Saturday, June 29, 2013

Amazing Fundy Rocks

I was conducting research for the DVD I'm working on about how to find Lake Superior agates when I came across this amazing web page about rockhounding in Nova Scotia.   The web page is: and was put together by Christopher Sheppard.

Nova Scotia is the eastern most Canadian Territory.  Located almost exactly halfway between the Equator and the North Pole (44ยบ 39' N Longitude), its provincial capital is Halifax. Nova Scotia is the second-smallest province in Canada, with an area of 55,284 square kilometres (21,300 sq mi), including Cape Breton and some 3,800 coastal islands. As of 2011, the population was 921,727 making Nova Scotia the second-most-densely populated province in Canada.  In the following map, Nova Scotia is the purple province.

The photos below show that there are a lot of rock....

The web page explains how rock hunting  at Cape Split can be challenging and dangerous.

But the jasperized amethyst nodules are some of the most beautiful rocks that I've ever seen.  Notice the before and after polishing....

The specimens are nodules that formed in the basaltic vesicle pockets.  Notice the before and after cut...


It is a rugged landscape...

Grandchild update.  Keenen is growing!

Friday, June 28, 2013

Snapping Turtle and Agate Window

Today I am making agate plates, so I don't have much time to implement a posting.  So thanks to Jamey and Lois, I am borrowing a couple of photos from their Facebook page for The Agate Cross Bed and Breakfast.

First is a picture of the agate window I recently made for one of their kitchen windows. 

The other day mutual friend, Renee, found a huge snapping turtle in her driveway.  She called Jamey, who went right over to rescue the poor fellow.  Jamey let the turtle go east of town.

Description: The snapping turtle is the largest freshwater turtle in Michigan, as well as many other states. It has a very large head, a long neck, and a long tail, which is saw-toothed along the top. The top of the shell is large and varies in color from black to light brown. The bottom of the shell is small and unhinged. Average length varies from 8 to 14 inches (20.3-36 cm) in , while weight ranges from 10 to slightly more than 50 lbs. (4.5-22.5 kg).  The largest common snapping turtle ever caught was around 75 pounds.

Feeding/Diet: Snapping turtles are omnivorous. Their diet is varied and includes aquatic invertebrates, fish, reptiles, birds (such as ducklings), mammals, carrion, and aquatic vegetation. They frequently feed on dead or dying animals.

Activity/Behavior: This is one of the most aquatic freshwater turtles. However, individuals of all sizes can be found on land, especially nesting females. In the water snapping turtles are powerful swimmers, but will frequently walk along the bottom. These turtles rarely bask on logs, but will sometimes “bask” while floating at the water’s surface.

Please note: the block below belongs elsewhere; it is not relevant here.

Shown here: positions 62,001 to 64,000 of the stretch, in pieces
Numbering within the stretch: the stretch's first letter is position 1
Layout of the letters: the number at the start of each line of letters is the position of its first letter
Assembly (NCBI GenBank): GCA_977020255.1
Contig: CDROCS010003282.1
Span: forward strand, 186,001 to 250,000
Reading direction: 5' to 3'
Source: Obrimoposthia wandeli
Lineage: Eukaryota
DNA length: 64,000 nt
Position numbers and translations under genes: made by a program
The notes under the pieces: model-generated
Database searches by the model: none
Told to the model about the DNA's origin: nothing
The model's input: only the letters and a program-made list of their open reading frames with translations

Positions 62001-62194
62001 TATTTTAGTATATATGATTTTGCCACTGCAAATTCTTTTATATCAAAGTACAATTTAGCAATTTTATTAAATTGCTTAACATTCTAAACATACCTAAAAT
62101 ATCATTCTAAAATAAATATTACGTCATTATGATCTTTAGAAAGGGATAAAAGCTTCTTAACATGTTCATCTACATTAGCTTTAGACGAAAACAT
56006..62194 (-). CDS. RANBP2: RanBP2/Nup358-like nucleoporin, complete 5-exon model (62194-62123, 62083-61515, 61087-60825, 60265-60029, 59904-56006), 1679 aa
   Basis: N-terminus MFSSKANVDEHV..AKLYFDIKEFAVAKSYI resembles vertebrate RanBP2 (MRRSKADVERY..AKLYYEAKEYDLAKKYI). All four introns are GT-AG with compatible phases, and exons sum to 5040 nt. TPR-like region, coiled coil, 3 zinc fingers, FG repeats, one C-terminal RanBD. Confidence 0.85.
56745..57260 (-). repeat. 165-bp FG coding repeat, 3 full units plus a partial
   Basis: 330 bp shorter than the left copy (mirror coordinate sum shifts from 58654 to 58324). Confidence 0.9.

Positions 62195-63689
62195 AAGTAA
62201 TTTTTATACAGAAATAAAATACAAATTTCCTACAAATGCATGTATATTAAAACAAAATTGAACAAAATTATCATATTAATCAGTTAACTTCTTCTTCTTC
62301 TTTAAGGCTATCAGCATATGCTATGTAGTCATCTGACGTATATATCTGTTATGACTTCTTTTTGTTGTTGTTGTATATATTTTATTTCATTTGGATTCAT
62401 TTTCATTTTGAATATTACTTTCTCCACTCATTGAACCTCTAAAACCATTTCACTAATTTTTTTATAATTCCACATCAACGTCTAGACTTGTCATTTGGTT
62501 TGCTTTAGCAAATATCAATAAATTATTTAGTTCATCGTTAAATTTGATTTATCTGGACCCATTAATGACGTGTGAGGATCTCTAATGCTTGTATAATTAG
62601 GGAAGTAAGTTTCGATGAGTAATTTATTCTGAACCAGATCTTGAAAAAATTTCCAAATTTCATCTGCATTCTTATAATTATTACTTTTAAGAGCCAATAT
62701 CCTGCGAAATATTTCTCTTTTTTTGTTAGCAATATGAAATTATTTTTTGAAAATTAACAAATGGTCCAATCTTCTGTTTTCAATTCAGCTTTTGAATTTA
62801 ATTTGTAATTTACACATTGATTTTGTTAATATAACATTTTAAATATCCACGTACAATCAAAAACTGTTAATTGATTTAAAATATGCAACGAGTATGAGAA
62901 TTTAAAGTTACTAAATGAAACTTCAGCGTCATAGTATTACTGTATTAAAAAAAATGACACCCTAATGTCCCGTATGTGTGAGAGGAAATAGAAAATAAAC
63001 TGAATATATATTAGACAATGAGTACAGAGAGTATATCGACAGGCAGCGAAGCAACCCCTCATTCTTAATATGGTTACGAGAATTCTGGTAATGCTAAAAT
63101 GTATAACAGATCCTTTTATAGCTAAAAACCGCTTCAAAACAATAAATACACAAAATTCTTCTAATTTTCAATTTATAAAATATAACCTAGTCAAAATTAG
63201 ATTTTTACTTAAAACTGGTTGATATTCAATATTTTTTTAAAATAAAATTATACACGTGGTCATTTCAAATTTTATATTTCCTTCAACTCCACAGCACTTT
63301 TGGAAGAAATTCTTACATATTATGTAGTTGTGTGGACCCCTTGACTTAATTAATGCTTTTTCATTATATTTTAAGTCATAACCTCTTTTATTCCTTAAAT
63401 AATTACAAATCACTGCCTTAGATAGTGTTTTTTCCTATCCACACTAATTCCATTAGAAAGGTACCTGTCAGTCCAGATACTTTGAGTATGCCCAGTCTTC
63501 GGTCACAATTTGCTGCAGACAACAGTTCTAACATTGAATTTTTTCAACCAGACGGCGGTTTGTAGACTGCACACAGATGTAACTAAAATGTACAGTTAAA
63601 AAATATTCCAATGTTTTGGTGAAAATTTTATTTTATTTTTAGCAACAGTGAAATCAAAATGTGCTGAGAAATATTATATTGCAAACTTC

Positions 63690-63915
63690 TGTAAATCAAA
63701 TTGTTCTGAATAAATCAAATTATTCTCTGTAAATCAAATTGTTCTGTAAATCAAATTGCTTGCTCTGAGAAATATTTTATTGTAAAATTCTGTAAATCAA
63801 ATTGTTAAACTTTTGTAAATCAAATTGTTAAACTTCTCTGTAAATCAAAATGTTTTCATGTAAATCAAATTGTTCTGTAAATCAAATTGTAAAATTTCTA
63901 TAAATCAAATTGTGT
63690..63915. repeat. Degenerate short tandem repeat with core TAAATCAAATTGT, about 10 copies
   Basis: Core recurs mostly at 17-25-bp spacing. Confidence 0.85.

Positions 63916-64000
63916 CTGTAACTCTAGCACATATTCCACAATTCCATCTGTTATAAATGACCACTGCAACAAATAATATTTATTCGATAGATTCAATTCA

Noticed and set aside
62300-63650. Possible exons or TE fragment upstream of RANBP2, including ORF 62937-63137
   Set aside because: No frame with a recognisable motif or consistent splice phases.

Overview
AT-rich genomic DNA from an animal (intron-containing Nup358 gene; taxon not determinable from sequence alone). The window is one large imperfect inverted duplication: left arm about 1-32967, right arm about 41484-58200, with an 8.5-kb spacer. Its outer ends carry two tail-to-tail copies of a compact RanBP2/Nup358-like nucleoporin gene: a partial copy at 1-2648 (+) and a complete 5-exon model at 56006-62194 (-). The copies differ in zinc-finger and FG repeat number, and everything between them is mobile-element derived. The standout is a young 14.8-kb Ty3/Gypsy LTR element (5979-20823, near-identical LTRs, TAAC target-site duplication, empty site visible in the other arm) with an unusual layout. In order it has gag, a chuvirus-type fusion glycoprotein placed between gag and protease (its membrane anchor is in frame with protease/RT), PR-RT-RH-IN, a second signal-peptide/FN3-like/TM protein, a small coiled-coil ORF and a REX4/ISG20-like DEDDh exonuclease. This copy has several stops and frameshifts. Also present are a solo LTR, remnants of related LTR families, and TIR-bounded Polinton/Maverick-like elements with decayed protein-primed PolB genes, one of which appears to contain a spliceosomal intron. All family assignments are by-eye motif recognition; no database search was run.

Habitat/Range: Snapping turtles can be found in nearly all permanent water bodies, but they prefer water bodies with soft bottoms and abundant aquatic vegetation. Small individuals can be found in streams.
Reproduction: Snapping turtles lay between 11 and 83 round eggs during the late spring and summer. Females may walk a considerable distance from water to lay their eggs, and are frequently hit by motor vehicles while crossing roads.

Miscellaneous: Snapping turtles get their name from their defensive behavior. Many individuals, especially those taken out of the water, will bite readily with their strong jaws if approached. Snapping turtles are economically important as many are harvested each year for their meat. Studies have shown that commercial harvest of snapping turtles in not sustainable and will result in extirpation of populations.


Thursday, June 27, 2013

Lake Superior Agates

I am in the final stages of completing the DVD on how to find Lake Superior agates.  So for today's blog posting I am including some photos from the DVD that show just regular, ordinary Lake Superior agates.  So often the books published about agates feature the wowsers of the world.  Unfortunately, most of the agates we find on the beach are not quite of that wowser quality.  But they are still awesome....

Wednesday, June 26, 2013

More USB Microscope pictures of Rocks

In preparation of the busy summer season, I have purchased some new items for the museum's gift shop.  I'll post some macro shots tomorrow, but for today's blog posting I pulled out my USB microscope camera.

First, a few close ups of some awesome ammonite pendants....

I also purchased some labadorite/spectralite cabs.  Anyone who wire wraps will be interested in these.  They also are nice small samples of this amazing variety of labadorite....

I also restocking some of the therapy stones including the unakite specimens shown below...

I came across a chance to purchase some rough slabs of this awesome dendritic jasper from Utah...

Today I will finish assembling the graphics for the DVD I am producing that will teach people how to find Lake Superior agates.  All I have left to include are summary slides of the different types of agate structure.  So far the DVD has over 450 slides, most of which are only on the screen for a couple of seconds.  The running length right now is 24 minutes.  Once I add the last section and adjust the timing to match the narration, I am hoping the final DVD will be around 45 minutes.